Focusing on refrigerators, economists added benefits to the consumer and the environmental improvements that come from the program, and found for every $100 spent by taxpayers for refrigerators, $6 is lost. The rebates, which range from $50-$200, could be lowered to $30 and would result in the same consumer response, they wrote. Abrams and Parsons say while Cash for Clunkers wasted $825 million, this new program's loss will be significantly smaller but is similarly ill conceived.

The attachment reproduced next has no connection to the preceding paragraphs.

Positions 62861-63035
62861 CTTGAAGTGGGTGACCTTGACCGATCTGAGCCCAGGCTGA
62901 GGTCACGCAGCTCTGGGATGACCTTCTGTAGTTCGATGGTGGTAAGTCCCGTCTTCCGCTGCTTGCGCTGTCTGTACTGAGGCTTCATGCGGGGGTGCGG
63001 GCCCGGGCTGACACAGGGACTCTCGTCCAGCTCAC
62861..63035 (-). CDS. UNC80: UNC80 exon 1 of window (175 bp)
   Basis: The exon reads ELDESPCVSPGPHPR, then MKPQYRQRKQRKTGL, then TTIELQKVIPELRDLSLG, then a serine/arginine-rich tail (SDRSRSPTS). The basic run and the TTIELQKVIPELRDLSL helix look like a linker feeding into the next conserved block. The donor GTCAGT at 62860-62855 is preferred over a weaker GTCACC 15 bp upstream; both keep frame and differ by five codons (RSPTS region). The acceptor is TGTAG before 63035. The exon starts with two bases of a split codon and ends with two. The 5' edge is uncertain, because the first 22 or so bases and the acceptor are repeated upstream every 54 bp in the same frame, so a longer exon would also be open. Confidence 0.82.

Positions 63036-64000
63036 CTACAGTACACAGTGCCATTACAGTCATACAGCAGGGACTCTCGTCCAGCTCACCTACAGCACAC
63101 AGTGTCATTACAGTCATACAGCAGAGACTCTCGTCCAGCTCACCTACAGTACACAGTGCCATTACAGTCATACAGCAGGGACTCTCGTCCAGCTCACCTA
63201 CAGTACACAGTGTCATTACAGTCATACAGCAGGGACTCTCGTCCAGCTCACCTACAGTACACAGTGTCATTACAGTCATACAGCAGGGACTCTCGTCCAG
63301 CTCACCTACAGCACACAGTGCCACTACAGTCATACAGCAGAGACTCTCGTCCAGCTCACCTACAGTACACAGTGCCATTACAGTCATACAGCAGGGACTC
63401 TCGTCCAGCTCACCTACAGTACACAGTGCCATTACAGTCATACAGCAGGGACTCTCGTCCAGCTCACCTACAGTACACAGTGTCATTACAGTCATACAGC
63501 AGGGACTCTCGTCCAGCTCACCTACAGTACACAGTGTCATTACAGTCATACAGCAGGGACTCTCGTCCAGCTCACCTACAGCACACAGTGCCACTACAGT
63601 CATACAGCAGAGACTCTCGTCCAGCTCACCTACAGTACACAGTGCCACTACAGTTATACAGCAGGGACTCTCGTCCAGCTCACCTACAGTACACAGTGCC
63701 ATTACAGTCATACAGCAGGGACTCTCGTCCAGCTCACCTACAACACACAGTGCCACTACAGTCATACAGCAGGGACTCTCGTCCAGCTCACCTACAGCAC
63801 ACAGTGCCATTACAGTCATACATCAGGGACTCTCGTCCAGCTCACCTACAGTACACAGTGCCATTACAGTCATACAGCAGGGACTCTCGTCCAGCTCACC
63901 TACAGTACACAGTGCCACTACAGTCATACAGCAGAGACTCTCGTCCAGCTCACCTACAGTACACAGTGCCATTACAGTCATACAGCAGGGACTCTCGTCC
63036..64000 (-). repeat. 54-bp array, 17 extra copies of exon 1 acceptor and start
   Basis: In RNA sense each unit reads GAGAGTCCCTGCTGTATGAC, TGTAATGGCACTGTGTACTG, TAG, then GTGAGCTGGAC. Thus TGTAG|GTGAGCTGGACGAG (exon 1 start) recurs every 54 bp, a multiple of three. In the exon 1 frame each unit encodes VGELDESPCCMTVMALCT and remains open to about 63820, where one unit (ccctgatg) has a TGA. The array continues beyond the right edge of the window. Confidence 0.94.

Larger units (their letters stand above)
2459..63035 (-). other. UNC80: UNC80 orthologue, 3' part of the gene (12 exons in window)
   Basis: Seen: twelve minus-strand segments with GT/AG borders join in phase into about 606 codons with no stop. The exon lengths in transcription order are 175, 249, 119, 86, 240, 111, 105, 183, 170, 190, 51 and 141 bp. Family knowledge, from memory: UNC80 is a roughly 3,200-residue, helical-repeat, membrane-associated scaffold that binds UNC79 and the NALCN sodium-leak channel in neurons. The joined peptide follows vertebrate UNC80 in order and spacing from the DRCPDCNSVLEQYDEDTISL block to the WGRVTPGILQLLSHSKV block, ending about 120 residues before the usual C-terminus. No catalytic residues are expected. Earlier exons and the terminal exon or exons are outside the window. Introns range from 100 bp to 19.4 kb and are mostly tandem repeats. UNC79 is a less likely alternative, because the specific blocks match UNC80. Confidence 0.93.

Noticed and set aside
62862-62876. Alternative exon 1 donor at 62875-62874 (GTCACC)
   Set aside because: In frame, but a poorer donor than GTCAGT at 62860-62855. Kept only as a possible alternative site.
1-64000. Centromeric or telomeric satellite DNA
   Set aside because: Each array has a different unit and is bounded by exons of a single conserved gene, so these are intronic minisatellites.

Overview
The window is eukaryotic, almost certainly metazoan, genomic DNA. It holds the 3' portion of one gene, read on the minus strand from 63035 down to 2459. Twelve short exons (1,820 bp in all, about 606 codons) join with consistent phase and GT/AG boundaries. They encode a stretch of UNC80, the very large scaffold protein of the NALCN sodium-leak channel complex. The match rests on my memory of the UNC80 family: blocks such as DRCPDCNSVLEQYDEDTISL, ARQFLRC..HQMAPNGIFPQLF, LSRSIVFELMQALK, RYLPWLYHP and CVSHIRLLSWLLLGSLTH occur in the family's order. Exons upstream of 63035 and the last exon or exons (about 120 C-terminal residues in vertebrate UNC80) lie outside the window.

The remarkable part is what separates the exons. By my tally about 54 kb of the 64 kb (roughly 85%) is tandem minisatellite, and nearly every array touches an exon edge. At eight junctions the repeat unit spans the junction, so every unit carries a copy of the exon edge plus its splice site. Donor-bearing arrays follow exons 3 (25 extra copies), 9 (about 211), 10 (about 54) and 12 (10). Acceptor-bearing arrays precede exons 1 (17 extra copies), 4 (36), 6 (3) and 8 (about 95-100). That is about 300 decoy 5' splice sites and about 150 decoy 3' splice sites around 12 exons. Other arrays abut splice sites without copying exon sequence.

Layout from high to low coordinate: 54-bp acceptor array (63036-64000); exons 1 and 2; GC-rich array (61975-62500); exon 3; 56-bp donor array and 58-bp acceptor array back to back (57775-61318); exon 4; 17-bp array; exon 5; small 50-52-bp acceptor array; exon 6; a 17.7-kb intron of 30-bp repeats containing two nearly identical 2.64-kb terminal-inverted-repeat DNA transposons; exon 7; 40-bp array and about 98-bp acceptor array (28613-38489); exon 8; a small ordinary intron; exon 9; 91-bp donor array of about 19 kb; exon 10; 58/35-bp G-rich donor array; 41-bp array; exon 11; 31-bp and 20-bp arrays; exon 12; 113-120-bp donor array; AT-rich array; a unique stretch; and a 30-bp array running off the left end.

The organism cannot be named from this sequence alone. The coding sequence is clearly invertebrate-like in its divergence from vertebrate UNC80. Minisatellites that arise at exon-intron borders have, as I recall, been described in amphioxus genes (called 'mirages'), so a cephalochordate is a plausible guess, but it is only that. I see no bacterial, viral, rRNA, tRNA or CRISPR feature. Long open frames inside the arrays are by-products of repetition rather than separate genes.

The authors further explain that the program could result in more energy use because consumers will buy new refrigerators but keep the old for extra capacity. Unlike the Cash for Clunkers program, the appliance program does not require salvaging older models
Citation: Burton A. Abrams, George R. Parsons, 'Cash for Clunkers: The Uneasy Case for Subsidizing Energy Efficiency', Milken Institute Review, 1st Quarter 2010
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